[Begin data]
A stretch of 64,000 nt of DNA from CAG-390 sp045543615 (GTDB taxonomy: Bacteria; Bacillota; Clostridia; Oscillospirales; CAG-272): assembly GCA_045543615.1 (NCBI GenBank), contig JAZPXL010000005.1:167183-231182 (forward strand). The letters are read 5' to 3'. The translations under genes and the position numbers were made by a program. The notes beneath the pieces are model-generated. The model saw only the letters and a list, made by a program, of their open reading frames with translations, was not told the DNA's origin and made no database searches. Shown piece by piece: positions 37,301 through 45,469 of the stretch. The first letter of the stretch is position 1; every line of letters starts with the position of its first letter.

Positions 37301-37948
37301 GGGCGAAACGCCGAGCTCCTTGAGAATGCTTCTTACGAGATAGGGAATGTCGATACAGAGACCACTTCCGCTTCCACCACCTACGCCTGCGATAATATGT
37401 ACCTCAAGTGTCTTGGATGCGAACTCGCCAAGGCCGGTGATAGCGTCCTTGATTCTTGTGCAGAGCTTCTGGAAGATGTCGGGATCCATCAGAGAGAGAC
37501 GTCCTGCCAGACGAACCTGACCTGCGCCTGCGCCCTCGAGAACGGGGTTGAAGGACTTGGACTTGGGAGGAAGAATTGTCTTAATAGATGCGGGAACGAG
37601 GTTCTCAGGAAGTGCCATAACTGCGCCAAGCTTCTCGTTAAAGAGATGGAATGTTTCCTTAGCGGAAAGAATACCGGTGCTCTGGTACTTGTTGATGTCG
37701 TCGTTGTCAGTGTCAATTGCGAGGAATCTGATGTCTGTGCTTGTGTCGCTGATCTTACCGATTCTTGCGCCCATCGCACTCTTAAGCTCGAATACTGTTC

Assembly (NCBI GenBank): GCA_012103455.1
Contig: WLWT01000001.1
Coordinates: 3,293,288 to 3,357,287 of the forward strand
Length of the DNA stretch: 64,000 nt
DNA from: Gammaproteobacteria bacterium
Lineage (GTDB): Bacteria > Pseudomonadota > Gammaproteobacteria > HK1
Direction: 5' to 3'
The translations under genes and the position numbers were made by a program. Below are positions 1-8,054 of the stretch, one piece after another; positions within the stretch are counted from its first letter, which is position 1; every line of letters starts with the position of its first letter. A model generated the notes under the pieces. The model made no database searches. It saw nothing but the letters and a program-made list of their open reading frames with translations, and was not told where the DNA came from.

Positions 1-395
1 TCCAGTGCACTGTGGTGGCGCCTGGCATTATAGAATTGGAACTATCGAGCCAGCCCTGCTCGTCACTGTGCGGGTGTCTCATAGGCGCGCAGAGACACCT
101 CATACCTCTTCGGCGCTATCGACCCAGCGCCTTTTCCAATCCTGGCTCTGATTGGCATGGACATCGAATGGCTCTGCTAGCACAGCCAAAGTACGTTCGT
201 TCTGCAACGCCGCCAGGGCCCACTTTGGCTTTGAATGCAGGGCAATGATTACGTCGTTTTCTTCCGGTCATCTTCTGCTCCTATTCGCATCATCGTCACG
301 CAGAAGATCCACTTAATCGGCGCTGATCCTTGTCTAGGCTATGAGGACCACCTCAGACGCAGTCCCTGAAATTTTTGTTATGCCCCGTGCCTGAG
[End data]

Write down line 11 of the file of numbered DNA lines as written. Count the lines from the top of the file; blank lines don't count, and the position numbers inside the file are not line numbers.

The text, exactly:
Length of the DNA stretch: 64,000 nt